Meh. This particular set of burglar tools was not used by someone with a known rap sheet as long as your arm. So?

Do you not think that, as an absolute minimum, he should have removed anything having to do with intelligence gathering in, and regarding, foreign countries? Not to have done so shows a frighteningly cavalier attitude about hugely important issues and operations. In my mind, that makes him an idiot or an asshole (and maybe even a traitor).

Mmm. If something would be illegal if done within the US, then there must be at least a question over the morality of doing it outside the US. Consequently the fact that some of what Snowden disclosed was not illegal because not done within the US does nothing, in itself, to suggest that he ought not to have disclosed it. There may still be a considerable public interest in knowing that the US government is doing things even if those things are not illegal under US law.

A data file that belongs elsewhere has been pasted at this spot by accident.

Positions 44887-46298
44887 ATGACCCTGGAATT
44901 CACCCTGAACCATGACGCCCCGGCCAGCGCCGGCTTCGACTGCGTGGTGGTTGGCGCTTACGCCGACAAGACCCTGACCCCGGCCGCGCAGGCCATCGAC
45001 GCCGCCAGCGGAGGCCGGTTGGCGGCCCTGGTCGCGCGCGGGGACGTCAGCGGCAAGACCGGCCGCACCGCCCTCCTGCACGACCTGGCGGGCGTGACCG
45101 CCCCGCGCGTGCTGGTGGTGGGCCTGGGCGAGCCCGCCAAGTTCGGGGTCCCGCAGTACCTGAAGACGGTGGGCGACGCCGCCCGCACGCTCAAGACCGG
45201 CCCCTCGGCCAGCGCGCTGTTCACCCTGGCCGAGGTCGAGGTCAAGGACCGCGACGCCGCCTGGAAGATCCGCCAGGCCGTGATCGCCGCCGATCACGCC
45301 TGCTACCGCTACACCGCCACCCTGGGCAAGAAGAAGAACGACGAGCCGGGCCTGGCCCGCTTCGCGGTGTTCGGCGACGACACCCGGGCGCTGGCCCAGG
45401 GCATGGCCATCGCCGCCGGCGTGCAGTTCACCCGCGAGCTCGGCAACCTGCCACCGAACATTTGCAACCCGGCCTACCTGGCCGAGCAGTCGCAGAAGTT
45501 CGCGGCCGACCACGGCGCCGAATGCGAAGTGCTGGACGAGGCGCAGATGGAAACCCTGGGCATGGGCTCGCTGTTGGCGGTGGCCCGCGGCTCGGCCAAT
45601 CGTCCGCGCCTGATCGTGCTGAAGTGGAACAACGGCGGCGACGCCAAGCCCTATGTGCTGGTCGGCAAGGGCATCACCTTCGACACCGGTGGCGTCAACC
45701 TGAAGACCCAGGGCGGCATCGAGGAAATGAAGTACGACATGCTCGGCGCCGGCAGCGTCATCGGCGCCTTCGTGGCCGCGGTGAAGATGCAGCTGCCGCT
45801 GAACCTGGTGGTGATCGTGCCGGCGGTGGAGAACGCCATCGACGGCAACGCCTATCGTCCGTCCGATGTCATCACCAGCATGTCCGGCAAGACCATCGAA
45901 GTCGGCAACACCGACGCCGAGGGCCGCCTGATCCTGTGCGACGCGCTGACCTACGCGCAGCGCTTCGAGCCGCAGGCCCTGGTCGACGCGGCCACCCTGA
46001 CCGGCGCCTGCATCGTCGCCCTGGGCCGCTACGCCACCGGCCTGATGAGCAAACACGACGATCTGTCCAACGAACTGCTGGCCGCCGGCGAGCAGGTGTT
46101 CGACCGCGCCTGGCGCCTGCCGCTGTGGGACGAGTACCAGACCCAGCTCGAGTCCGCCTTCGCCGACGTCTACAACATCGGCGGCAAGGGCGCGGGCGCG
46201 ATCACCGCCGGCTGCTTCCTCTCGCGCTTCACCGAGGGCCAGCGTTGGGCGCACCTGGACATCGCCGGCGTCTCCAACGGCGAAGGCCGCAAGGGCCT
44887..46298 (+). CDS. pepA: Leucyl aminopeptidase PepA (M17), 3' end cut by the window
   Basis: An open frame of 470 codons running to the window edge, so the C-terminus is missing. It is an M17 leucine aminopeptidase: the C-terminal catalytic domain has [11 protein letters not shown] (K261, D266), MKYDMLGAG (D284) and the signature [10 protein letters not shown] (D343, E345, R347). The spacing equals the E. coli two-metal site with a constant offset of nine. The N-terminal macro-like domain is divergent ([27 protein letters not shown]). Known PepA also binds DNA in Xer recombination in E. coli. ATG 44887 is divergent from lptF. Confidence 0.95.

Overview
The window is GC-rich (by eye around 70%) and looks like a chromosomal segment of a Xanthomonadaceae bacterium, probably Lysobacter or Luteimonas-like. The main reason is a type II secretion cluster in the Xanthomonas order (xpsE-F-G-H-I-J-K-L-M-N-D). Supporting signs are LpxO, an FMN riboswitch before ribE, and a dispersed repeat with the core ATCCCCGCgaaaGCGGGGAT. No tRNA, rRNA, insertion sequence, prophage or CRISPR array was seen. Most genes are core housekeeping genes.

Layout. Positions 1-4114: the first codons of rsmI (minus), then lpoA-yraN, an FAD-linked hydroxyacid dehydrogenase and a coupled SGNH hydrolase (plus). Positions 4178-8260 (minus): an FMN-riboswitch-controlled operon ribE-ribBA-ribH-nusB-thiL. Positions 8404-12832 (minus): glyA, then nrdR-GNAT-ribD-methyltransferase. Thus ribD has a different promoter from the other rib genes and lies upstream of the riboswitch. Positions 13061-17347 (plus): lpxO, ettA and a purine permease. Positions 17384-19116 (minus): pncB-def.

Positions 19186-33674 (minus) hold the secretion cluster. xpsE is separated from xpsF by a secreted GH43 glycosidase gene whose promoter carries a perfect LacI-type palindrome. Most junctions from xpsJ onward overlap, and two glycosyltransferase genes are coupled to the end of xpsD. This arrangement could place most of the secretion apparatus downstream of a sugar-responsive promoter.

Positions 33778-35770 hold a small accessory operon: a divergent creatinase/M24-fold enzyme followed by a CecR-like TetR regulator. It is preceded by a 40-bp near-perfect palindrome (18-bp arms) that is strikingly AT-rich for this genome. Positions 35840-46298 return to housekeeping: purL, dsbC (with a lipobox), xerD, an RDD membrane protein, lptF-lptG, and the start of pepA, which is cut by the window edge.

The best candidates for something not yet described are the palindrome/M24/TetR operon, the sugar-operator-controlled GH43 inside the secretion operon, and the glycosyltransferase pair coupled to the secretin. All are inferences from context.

Plus, of course, those things may very well have been illegal in the places that they were done. I can’t, off-hand, think of any plausible moral code under which the US government gets a free pass to break the laws of every country except the US, and disclosing that it is doing so must be wrong.

No, I don’t. The United States government should not be spending billions of dollars to betray its allies and break their laws to violate the rights of their citizens.

I never considered Snowden a hero.

Neither did I.

I consider the whole matter too complex to boil down in such simple terms.

Indeed. “Gentlemen don’t read each other’s mail”. :dubious:

Are you kidding? Virtually every country in the world has a means to kill enemies and some way to steal secrets from other countries. You’ve just established, for the most part, that the United States is no different from any other country.